It was believed by the Greeks that the people within their dreams lived near the Underworld. Homer said that these phantoms entered the dream world by way of two gates. Those entering true dreams (dreams that came to pass), enter by the gate of Horn. Those entering false dreams, (dreams that delude), come through the Gate of Ivory.
Precognitive or Prophetic dreams:
Aristotle belief was that premonitory dreams of sickness could be caused by the dreamer’s unconsciousness recognition of the symptoms. The ancient Greek philosopher thought the dreamer acted unconsciously to bring about the dreamed event.
It was ruled by the Emperor Augustus that anyone who had a dream about the state must proclaim it in the marketplace. The Romans believed that it was imperative to find out the wishes of the gods.
Interpretation of dreams:
Artemidorus wrote down in the second century AD, all he knew of dream interpretation from the records of the Greeks, Assyrians and Egyptians, the book was called Oneirocritica (dream interpreter). The book was used as a reference by authors up to the 18th century.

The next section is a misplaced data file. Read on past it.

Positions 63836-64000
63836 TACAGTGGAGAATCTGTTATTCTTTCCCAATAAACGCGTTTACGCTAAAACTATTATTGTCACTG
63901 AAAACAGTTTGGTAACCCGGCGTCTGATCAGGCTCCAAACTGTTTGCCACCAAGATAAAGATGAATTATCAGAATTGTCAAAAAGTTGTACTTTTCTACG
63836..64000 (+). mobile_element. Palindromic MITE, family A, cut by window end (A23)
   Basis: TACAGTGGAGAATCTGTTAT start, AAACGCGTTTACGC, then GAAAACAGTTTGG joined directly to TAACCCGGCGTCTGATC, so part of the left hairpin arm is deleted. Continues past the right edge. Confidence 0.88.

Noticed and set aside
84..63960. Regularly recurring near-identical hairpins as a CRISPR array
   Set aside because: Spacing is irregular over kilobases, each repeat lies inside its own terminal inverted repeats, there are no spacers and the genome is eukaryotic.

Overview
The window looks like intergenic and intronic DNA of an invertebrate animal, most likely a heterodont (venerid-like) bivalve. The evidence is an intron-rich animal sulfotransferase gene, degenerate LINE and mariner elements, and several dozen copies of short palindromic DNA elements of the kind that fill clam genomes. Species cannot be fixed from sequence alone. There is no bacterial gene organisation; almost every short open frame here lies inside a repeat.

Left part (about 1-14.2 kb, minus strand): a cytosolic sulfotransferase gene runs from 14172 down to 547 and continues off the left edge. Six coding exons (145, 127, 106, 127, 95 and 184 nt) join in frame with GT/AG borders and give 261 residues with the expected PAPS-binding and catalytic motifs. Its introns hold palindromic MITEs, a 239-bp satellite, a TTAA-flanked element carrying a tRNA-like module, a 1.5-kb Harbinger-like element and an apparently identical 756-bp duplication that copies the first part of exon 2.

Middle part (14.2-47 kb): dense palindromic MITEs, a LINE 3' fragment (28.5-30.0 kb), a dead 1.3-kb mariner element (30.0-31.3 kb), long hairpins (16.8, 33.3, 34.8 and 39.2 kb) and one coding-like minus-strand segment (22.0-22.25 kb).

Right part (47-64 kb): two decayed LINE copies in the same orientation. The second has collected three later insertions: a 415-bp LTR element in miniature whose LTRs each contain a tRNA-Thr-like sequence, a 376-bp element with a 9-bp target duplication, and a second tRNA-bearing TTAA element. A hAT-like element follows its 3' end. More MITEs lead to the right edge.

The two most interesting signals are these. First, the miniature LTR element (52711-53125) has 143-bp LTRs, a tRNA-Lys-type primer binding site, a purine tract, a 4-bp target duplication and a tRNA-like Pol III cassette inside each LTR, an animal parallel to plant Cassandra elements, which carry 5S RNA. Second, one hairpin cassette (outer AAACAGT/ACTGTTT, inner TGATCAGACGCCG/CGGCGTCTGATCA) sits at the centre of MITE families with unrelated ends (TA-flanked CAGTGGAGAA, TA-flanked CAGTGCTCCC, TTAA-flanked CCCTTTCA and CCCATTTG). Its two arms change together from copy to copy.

The Hebrews dream beliefs:
The Hebrews believed that dreams were messages from one god alone. The Hebrews differentiated between good and bad dreams, the bad they believed were brought by evil spirits. Dreams were an integral part of the religious structure of the ancient Hebrews.
Within the temple at Shiloh the Hebrews would lay down to sleep, first they would offer a sacrifice to god. Through incubating dreams they would receive divine revelations.
Dream interpretation within different cultures: